Groundskeeper Judy Bright arranges a potted plant in preparation for the grand opening of White’s Greenhouse and Garden Center on April 25. As part of the “Growing Teens for Life” initiative, the student-operated nursery will serve the community as a source of over 5,000 annual and seasonal flowers, herbs, and vegetables for purchase with an available pot arrangement option if desired. Photo by Emma Rausch
By Emma Rausch
Students at White’s Residential & Family Services are sporting green thumbs after the school announced its plans to incorporate a greenhouse into future programming.
White’s Greenhouse and Garden Center is a student-operated nursery business that is one dimension of a bigger initiative, according to Dee Gibson, White’s CEO.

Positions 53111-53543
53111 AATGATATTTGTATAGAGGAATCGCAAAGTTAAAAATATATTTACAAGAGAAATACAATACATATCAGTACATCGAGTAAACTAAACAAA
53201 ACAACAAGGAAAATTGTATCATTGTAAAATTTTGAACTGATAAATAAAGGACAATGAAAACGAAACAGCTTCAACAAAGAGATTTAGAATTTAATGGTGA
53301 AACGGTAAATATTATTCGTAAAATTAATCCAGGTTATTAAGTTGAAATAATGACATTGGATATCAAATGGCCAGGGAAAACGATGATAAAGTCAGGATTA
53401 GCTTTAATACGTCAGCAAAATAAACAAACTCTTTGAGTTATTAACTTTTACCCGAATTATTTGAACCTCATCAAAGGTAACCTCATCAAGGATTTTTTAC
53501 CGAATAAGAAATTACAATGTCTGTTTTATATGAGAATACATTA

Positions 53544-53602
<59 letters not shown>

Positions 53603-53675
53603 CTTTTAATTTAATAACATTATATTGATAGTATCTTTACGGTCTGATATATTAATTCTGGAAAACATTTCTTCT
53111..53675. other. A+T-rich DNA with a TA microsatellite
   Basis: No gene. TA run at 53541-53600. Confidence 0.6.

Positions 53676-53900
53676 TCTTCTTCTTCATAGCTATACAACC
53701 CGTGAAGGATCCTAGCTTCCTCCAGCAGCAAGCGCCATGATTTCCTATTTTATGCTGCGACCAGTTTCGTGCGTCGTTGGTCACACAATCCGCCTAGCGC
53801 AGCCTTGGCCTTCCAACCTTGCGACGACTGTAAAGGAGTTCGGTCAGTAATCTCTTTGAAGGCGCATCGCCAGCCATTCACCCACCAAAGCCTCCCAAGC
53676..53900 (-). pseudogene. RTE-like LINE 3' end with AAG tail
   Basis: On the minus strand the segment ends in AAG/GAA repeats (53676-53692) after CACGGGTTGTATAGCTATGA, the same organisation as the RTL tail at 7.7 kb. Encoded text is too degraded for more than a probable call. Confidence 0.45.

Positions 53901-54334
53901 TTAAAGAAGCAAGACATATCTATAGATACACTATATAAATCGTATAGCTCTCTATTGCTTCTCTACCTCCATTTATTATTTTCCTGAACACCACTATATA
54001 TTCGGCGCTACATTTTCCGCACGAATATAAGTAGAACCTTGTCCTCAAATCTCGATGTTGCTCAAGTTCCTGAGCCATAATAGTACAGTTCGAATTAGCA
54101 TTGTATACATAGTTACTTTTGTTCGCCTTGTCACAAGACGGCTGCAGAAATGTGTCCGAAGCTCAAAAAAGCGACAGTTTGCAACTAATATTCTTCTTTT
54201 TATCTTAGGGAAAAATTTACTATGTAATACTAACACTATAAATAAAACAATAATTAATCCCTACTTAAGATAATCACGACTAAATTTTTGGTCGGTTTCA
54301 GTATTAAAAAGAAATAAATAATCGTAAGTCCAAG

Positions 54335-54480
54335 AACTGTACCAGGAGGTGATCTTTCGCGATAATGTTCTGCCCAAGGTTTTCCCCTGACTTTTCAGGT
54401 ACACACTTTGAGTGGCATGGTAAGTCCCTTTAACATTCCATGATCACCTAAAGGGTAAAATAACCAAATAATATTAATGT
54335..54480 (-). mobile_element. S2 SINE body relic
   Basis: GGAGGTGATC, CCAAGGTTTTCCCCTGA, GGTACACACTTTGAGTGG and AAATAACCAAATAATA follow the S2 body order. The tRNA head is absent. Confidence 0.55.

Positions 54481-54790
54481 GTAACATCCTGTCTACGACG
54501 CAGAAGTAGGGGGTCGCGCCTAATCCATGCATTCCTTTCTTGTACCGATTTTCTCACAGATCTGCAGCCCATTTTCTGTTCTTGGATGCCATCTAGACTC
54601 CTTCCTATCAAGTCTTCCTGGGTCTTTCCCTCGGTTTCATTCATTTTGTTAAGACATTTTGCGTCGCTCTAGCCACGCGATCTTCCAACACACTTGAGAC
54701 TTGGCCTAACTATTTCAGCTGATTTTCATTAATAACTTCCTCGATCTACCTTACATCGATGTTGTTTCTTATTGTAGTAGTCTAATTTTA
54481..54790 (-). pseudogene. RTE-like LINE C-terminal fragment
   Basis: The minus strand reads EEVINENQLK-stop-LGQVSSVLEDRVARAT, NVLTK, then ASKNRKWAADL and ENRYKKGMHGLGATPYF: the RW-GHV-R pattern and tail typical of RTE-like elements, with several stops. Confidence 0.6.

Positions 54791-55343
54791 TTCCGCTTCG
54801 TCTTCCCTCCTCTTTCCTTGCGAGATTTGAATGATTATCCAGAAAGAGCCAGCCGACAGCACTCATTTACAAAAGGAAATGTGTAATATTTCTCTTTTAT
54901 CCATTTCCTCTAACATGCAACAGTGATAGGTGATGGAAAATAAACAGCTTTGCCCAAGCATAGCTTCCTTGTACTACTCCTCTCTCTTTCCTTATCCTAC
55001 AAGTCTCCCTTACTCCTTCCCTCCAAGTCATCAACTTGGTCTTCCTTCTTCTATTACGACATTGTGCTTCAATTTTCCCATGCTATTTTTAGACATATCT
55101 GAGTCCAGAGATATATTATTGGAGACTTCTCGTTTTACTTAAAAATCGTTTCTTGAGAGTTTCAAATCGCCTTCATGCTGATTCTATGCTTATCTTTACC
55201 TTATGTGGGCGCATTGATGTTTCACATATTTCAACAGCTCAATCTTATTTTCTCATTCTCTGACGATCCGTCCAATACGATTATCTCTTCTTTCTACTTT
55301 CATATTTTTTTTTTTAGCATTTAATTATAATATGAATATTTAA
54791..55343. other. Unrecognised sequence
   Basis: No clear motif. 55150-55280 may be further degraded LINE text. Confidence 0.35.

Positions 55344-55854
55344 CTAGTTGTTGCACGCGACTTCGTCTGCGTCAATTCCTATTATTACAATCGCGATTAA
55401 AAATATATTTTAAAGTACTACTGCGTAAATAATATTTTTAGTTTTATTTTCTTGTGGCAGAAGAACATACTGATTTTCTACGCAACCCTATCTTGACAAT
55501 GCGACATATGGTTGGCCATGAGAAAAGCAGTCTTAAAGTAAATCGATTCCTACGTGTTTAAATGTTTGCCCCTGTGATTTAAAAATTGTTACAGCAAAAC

“Every year, we have about 140 students who are 16-years-of-age and older come through our doors residentially in Wabash campus,” Gibson said in an interview with The Paper of Wabash County. “Many of those turn 18 and go into living an independent life. They don’t have a lot of family support so part of our goal, part of our challenge is and kind of the root or foundation of the greenhouse is that we prepare them for life.”
The Greenhouse Project will not only provide the community with a local source to purchase over 5,000 plants, including flowers and herbs, but it will serve “more importantly” as a source of learning for White’s students within the “Growing Teens for Life” initiative, Gibson said.
Apache catcher Kody Fuller makes a play at home. Photo by Gary Andrews
By Gary Andrews
The Wabash baseball team picked up two wins over Blackford Saturday, winning game one 5-4 and game two 10-3. The game one win was the first for head coach Jack Holley in his debut as the Apache coach.